1. Talmidim are children of the Rebbi
  2. Transmitting Torah to one’s children

1 – Talmidim are children of the Rebbi

ושננתם לבניך (ו:ז), אלו התלמידים מצינו בכל מקום שהתלמידים קרויים בנים…וכשם שהתלמידים קרויים בנים כך הרב קרוי אב (רש”י שם)

The Gemara says in Maseches Makos, “Taryag mitzvos were told to Moshe at Sinai.  From what pasuk do we derive this?  Torah tzivah lanu Moshe,” – in gematria, the word Torah contains the numerical value of 611 – “and the first two dibros of ‘Anochi’ and ‘Lo yihiyeh l’cha’ we heard mi’pi ha’Gevurah, directly from the Almighty.”  From this Chazal we see that there were two parts to the giving of the Torah: “tzivah lanu Moshe“, and “mi’pi ha’Gevurah.”  One aspect of being taught by Moshe Rabbeinu, and another facet of receiving directly from Ha’Kadosh Baruch Hu.

Was this a one-time event, or is it an ongoing reality?  Are there continuously two facets to Torah transmission?

The pasuk in Va’eschanan (5:19) says, “Kol gadol velo yasaf.”  The Targum says “lo pasak,” the great sound never stopped.  This is the part of Torah which is directly from Ha’Kadosh Baruch Hu.  So we see that it indeed continues.

First of all, let’s understand that the great sound from the Almighty that never stops, is each and every person’s individual portion in the Torah.  We say in davening on Shabbos, “v’sein chelkeinu b’sorasecha, give us our portion in Your Torah.”  In parshas Ki Sisa, Rashi says that wisdom is that which one hears from others and understanding is the ability to extrapolate one I                                                                                                                                        dea from another.  One’s own share in the Torah implies, first of all, the understanding of divrei Torah that each and every individual has in his own unique way.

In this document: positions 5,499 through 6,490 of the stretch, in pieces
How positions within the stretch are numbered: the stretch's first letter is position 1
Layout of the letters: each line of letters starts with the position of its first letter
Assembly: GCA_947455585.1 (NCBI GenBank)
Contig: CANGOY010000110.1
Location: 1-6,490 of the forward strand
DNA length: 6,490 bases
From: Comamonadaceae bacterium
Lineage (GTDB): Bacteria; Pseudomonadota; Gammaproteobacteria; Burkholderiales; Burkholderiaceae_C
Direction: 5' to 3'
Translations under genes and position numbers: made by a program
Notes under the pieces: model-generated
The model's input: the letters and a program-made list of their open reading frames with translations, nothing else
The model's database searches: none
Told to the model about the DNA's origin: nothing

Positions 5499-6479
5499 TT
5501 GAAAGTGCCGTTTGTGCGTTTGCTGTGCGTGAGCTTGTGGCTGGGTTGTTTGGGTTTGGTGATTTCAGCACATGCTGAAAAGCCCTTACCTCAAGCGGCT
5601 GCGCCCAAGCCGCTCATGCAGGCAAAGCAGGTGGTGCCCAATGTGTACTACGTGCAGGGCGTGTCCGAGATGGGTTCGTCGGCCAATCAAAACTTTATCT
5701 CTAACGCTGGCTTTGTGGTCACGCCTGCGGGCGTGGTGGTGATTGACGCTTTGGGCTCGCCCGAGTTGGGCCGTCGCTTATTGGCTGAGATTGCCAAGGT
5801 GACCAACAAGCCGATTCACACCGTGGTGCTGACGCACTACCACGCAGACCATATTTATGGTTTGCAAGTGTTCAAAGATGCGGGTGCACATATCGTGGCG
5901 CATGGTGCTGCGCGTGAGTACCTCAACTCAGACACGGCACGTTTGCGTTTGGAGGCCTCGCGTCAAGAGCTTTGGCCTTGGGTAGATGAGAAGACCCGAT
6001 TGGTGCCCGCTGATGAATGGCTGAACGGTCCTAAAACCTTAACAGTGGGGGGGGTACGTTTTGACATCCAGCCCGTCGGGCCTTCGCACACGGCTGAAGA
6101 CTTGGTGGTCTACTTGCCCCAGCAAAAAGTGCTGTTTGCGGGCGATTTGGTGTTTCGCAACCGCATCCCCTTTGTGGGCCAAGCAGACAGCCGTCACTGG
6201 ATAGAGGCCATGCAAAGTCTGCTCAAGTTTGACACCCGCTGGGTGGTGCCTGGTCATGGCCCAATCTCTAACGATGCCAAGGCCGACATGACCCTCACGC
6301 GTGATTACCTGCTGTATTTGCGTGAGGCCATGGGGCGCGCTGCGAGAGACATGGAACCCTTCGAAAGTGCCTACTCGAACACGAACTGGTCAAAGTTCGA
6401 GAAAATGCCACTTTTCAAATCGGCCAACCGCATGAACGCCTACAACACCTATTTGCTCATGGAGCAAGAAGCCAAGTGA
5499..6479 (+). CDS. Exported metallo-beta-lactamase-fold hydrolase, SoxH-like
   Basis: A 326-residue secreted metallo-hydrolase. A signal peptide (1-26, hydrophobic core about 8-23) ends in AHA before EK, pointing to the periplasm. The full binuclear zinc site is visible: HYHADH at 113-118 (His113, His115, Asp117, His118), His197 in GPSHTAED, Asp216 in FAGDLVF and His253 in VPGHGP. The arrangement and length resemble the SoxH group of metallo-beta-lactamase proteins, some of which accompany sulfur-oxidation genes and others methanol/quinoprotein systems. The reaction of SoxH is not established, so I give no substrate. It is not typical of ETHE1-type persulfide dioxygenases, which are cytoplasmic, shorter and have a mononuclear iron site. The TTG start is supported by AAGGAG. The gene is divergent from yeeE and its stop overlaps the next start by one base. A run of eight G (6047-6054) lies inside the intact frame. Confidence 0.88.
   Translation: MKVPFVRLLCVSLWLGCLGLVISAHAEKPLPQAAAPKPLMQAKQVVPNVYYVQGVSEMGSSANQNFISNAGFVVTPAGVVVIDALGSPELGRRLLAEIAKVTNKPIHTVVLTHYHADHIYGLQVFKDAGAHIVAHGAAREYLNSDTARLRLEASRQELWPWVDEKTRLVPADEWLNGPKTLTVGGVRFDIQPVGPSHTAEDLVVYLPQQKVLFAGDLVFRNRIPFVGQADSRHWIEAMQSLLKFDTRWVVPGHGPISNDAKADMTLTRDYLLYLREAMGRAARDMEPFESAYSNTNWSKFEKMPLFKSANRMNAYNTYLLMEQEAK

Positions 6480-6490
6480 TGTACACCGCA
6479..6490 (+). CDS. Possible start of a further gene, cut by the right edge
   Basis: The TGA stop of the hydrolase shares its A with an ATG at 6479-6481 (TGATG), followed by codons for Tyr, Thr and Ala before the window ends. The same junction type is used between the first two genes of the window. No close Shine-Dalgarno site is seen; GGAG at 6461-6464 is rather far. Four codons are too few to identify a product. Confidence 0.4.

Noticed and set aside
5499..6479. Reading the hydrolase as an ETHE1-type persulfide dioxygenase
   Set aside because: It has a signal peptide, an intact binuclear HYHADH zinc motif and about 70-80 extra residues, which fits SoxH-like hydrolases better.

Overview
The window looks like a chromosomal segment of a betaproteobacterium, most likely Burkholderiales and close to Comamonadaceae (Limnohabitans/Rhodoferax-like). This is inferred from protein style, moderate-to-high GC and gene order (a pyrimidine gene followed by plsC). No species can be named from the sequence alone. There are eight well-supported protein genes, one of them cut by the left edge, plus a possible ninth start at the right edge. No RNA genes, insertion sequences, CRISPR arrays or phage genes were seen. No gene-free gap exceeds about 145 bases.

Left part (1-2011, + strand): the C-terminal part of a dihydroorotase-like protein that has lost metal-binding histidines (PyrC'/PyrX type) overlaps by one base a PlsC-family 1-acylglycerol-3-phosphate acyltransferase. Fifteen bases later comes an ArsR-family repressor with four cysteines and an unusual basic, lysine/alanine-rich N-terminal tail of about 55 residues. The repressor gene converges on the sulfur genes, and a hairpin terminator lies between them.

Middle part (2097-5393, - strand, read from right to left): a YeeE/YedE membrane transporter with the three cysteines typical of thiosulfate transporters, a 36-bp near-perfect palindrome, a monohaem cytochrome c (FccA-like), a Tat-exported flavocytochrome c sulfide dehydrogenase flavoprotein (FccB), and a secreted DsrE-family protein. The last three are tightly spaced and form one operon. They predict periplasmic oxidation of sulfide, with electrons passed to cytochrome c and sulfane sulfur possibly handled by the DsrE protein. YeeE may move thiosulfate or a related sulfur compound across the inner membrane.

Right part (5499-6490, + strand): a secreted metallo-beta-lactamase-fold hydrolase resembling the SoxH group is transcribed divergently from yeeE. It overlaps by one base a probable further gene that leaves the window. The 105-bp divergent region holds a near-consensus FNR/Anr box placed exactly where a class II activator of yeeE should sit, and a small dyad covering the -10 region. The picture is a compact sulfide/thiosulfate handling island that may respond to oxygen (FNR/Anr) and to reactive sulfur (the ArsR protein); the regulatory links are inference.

“For Hashem will give wisdom, from His mouth knowledge and understanding.”  The Medrash explains, “Great is wisdom, but even greater than it is knowledge and understanding.  The one whom Hashem loves very much [will merit] mi’piv daas u’tevunah, knowledge and understanding from His mouth.”

Our ancestors who stood by Har Sinai and heard Hashem speaking to them – about them do Chazal say that the words of Torah were engraved on their hearts.  They gained the potential for the most profound grasp of divrei Torah.  How do we, though, who live generations after Har Sinai, receive our share from Ha’Kadosh Baruch Hu?  The question is not so difficult, but I would like to suggest an approach.

Chazal say, “Kol ha’melamed es ben chaveiro Torah k’ilu yelado, one who teachers another’s child Torah, it is as if he gave birth to him.”  The Vilna Gaon says that this is not merely a metaphor.  Rather it is a real birth; not a physical birth, but a spiritual birth.  A spiritual birth that parallels biological birth.

Regarding physical birth, Chazal teach us that there are three partners in every child that is born: Ha’Kadosh Baruch Hu, the child’s father, and the child’s mother.  Chazal further delineate the respective input of these three partners.  The father and mother provide the various physical components – the infrastructure – and Ha’Kadosh Baruch Hu provides, “ruach u’neshamah dei’ah binah v’haskeil, spirit and soul, knowledge, understanding, and intellectual achievement.”